Sleater-Kinney, Modest Mouse, and 19 more albums we can’t wait to hear in June

·12 min read
Clockwise from bottom left: Sleater-Kinney (Photo: Gus Stewart/Getty Images), Japanese Breakfast (Photo: Ethan Miller/Getty Images), Migos (Photo: Gerardo Mora/Getty Images), Modest Mouse (Photo: Erika Goldring/Getty Images)
Clockwise from bottom left: Sleater-Kinney (Photo: Gus Stewart/Getty Images), Japanese Breakfast (Photo: Ethan Miller/Getty Images), Migos (Photo: Gerardo Mora/Getty Images), Modest Mouse (Photo: Erika Goldring/Getty Images)

Summer is ramping up, vaccinations are in effect, and more and more live music is being announced—arguably to the degree that many of us are seeing our fall dance cards filling up rapidly. (If you haven’t gotten vaccinated yet, please do so ASAP, as the safety of many of these planned events depends on it.) So while we break out the grills and remember what it’s like to be near other humans again, a lot of artists are stepping up to bring us the new soundtracks to these celebrations. From beloved hip-hop acts like Migos to A.V. Club mainstays The Mountain Goats, there’s a host of great music coming out in June. So take a look at what we’re most excited to hear this month, and hopefully you can come away with a few new acts to check out. Plus, if there’s something you’re looking forward to that you don’t see here, let us know in the comments; as always, there’s way too much good stuff happening in the music world to possibly cover in a single list.

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Liz Phair, Soberish [June 4]

Liz Phair’s seventh album, Soberish (her first since 2010’s Funstyle), sees the Exile In Guyville legend reunited with Brad Wood—producer of her first three records in the ’90s—leaving behind The Matrix hitmakers of her 2003 self-titled release. The result hearkens back to the earlier years of Phair’s career: She’s still working out her feelings via confessional lyrics and jangly acoustic guitar, but in first single “Spanish Doors,” she’s moved past pondering the flighty Guyville guys and is more worried about the stability of post-divorce life: “What about the kids? / What about the house? / What about our friends? / What do I do now?” [Gwen Ihnat]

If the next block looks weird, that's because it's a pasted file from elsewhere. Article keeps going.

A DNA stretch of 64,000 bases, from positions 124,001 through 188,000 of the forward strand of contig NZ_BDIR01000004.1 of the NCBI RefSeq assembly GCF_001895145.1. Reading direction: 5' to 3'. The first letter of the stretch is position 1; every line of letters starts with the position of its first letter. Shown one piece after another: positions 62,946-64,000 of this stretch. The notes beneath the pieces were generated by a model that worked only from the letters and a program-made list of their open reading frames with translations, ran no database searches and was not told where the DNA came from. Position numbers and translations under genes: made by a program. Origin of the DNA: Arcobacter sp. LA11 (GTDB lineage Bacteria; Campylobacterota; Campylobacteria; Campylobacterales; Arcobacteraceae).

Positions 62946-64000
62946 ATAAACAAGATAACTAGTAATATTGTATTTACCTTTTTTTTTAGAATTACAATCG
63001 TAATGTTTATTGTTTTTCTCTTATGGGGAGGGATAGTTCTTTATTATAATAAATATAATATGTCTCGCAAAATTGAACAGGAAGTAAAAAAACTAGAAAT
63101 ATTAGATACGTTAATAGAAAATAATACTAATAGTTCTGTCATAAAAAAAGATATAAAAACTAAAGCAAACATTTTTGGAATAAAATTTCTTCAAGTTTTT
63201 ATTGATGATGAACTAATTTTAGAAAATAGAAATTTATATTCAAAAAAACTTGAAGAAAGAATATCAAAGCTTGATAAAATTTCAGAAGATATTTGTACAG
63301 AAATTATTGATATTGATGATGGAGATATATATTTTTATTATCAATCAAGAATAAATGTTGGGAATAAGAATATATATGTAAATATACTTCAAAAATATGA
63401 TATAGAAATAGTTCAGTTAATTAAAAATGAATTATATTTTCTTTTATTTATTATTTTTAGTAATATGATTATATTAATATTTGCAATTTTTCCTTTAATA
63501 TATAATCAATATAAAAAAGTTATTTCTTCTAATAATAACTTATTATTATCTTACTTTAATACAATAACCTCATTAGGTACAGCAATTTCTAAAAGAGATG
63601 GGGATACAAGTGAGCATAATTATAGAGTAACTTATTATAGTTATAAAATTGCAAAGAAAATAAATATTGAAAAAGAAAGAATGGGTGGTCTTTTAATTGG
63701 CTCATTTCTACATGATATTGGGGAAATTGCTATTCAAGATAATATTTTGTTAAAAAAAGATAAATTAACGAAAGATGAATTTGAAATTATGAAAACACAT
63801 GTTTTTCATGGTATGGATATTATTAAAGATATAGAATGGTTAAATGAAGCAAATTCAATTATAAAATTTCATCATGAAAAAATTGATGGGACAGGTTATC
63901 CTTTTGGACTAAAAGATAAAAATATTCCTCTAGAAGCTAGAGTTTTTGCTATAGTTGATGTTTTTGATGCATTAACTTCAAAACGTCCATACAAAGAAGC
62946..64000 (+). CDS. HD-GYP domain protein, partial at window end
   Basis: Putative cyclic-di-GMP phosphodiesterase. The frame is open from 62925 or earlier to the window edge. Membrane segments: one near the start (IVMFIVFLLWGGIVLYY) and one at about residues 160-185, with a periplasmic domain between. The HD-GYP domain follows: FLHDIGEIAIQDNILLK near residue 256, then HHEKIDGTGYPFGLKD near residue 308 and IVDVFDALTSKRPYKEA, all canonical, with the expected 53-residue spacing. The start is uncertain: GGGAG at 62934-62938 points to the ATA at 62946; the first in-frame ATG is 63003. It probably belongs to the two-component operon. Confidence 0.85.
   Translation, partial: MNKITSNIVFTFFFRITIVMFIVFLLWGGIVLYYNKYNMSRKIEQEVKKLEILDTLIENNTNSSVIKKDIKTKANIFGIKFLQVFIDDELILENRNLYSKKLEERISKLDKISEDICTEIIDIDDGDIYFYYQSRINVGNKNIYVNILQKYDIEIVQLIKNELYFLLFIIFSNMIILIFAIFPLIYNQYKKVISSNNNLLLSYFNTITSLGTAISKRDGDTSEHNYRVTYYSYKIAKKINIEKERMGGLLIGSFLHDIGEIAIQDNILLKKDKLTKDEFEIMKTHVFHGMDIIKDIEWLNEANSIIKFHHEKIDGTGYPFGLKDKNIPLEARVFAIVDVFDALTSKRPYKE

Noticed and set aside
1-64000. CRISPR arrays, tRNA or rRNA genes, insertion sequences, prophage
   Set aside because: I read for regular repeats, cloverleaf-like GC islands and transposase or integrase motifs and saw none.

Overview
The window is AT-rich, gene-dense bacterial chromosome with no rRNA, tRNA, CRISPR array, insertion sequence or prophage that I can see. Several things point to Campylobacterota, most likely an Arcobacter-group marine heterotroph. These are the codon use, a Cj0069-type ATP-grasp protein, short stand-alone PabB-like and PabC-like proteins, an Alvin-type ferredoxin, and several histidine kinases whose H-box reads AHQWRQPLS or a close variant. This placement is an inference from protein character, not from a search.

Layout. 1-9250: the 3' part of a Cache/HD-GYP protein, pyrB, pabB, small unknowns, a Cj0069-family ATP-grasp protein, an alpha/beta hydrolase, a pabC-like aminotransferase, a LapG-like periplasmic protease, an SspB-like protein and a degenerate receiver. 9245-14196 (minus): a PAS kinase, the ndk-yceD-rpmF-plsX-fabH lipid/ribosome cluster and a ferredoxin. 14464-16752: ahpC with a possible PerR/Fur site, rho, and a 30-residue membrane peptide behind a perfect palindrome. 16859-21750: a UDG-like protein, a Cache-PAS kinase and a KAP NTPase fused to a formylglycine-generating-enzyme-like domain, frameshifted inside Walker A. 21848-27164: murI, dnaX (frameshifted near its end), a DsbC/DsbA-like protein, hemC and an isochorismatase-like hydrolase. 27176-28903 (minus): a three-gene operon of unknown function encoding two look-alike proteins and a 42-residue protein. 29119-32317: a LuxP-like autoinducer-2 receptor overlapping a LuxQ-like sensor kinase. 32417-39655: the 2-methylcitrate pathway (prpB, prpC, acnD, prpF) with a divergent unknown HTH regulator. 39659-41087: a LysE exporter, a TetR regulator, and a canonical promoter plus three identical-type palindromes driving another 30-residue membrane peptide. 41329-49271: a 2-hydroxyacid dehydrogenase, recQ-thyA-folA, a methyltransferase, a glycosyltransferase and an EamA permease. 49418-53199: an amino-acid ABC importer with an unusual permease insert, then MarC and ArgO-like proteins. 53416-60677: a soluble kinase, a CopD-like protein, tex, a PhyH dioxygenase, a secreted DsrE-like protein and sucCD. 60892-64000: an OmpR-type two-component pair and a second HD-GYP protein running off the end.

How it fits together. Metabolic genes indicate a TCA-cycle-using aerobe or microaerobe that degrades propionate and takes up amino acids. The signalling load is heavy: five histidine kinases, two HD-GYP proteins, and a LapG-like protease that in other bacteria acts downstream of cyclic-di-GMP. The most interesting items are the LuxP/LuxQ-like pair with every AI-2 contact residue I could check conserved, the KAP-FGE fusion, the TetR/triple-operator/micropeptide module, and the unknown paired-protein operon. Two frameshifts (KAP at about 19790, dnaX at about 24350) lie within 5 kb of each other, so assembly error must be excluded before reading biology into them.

Red Fang, Arrows [June 4]

The deeply satisfying sludge metal conjured up by Portland’s Red Fang has remained remarkably consistent throughout the band’s work, and Arrows, the group’s fifth album (delayed over a year, thanks to COVID), is no exception. The band has proudly carried on the tradition of speaker-rattling riffs articulated by forbears like Karp, albeit with a more stoner-rock element that places a good-natured sense of humor at the forefront, which has always made Red Fang immensely appealing in comparison to many of their straight-faced compatriots. Six years since the last LP was too long a wait—long live amiable metal. [Alex McLevy]

Rostam, Changephobia [June 4]

Vampire Weekend fans recognize Rostam Batmanglij as the mastermind behind its greatest records, acting as a multi-instrumentalist, co-songwriter, and producer for the band. Since leaving Vampire Weekend after 2013’s critically acclaimed Modern Vampires Of The City, Batmanglij has thrived in his solo career, crafting stunning songs that show a new side to his work. For Changephobia, he takes it back to a sound more in tune with his Vampire Weekend days, while still adding touches that feel distinctly his. It’s more pop-inclined than his previous work, but it also takes influence from jazz—a perfect sound for summer. [Tatiana Tenreyro]

Smoke DZA, The Hustler’s Catalog 2 [June 4]